Girls basketball: Friendship, unity and just hard work have kept Spruce Mountain together

Mar. 2—JAY — Their friendships and raw talent were cast and nurtured on basketball courts since those carefree days at grade school, and now the Spruce Mountain girls team is faced with another history-making proposition on Saturday.

The Phoenix (20-1) have shot at a gold ball when they square off against North champion Ellsworth (18-3) for the Class B state title at Augusta Civic Center at 7:05 p.m.

Spruce Mountain added a page to the young school's history after beating Oceanside 56-47 last Friday to collect the program's first Class B South regional crown.

Spruce Mountain coach Zach Keene immediately points to his contingent of guards as a huge asset, but there is another reason why the Phoenix have prevailed in the tournament thus far.

"Having great guard play is a huge advantage," he said. "We are lucky. We don't have one good guard. We have four or five really, really good guards that take a lot of pressure off the team in certain situations.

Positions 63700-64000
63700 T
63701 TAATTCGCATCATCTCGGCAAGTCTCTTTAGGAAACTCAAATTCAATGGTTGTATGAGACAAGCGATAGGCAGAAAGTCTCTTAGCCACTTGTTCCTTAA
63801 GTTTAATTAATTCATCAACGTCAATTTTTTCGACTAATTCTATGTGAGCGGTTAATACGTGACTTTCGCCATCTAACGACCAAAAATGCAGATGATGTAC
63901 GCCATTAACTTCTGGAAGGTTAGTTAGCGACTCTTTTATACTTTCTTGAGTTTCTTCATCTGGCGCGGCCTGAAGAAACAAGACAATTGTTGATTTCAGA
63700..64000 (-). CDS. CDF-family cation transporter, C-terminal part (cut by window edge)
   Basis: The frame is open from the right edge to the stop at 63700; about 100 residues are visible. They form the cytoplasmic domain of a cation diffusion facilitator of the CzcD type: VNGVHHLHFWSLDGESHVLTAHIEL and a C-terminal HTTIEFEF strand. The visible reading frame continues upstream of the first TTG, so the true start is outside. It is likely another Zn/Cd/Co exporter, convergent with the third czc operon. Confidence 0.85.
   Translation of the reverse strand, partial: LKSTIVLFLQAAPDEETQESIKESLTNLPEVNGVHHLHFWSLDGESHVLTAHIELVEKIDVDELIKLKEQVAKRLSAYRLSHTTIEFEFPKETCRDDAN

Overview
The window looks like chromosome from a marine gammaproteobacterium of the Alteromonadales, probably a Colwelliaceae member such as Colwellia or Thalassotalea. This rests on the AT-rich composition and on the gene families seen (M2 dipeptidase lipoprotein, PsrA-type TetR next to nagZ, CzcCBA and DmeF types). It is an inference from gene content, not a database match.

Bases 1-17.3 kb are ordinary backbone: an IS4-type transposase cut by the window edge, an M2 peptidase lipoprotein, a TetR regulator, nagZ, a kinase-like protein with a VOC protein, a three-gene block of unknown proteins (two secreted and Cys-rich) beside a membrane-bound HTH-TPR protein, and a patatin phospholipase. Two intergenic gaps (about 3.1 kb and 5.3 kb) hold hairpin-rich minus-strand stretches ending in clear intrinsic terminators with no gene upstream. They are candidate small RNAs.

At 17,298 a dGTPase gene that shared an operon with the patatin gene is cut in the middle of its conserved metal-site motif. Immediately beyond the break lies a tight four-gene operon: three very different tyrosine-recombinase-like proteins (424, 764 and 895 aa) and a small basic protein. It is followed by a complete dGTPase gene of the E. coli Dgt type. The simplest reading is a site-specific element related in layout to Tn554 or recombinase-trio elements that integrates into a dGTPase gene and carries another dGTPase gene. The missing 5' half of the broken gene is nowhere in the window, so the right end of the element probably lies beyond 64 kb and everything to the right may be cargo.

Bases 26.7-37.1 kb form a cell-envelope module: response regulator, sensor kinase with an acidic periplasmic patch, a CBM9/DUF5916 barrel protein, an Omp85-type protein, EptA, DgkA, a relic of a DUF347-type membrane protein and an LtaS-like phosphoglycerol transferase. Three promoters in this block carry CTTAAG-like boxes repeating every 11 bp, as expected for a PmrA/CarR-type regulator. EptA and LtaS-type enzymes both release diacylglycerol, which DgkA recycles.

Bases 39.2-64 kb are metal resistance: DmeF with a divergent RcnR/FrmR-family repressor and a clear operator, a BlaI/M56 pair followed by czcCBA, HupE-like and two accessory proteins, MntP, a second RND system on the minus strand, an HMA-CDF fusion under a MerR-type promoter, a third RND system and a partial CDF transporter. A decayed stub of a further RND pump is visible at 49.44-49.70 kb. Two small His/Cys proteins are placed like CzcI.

"The biggest thing when I look back in B South, and I said this to my coaches ... (the team) never flinched. The amount of the mental toughness and the mental acuity they showed ... if they missed a shot or turned it over, they just never flinched and they went and they did everything they could do to make sure we won every individual game."

Keene said their actions in the tournament demonstrated the Phoenix have matured into a highly competitive team.

"In the end, a different person stepped up every game when we needed it," Keene said. "Jaydn (Pingree) was great against York, Olivia (Mastine) took over the second half against Wells and obviously Aubrey (Kachnovich) had 21 points in the second half the other day against Oceanside — and they are all just excited for one kid as they are themselves."

Keene has nothing but admiration and respect for the players.